In July, the Public Policy Institute of California published Just the Facts – Water Use in California. The report indicated average water use statewide breaks down at roughly 50 percent environmental, 40 percent agricultural and 10 percent urban. Those percentages vary, however, across regions and between wet and dry years.

According to the report, agricultural and urban water use is holding steady despite the growth of both the economic value of farm production and the state’s population.

Major water use challenges have been exposed by California’s current drought, including the failure to sustainably manage groundwater in some regions. In urban areas, the report points to reducing landscape irrigation as a top water-saving solution, which will require behavioral changes on the part of consumers.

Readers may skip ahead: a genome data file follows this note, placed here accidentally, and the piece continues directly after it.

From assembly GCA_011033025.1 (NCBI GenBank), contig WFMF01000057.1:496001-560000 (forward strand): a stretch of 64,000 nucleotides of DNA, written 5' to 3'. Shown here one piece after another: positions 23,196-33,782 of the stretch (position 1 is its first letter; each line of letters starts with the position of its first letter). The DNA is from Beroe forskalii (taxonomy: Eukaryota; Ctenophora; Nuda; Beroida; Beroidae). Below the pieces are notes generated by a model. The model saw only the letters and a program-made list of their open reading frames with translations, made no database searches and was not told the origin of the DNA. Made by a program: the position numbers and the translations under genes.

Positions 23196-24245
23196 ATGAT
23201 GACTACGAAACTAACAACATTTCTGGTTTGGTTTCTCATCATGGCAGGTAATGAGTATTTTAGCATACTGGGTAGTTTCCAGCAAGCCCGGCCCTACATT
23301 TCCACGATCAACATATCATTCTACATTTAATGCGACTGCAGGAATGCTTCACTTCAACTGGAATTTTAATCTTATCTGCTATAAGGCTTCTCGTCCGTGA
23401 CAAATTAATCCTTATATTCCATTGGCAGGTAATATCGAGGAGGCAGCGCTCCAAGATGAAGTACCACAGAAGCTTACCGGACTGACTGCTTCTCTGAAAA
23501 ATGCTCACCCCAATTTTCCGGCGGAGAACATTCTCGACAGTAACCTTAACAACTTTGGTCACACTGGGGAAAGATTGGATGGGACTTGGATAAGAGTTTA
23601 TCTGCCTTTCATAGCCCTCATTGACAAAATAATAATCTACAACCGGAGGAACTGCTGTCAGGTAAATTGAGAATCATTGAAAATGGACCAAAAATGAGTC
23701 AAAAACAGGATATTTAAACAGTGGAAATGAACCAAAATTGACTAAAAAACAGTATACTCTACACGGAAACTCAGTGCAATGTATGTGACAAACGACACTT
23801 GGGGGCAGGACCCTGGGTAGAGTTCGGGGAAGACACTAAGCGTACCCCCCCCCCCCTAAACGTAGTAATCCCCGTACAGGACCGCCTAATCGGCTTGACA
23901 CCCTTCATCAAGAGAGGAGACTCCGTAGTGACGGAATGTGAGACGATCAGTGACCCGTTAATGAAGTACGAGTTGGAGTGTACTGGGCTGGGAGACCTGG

In conclusion, the report emphasizes it’s up to state and federal regulators to make “tough decisions about how and when to allocate water to the environment during a drought.” They must balance “short-term economic impacts on urban and agricultural water users against long-term harm—even risk of extinction—of fish and wildlife.”


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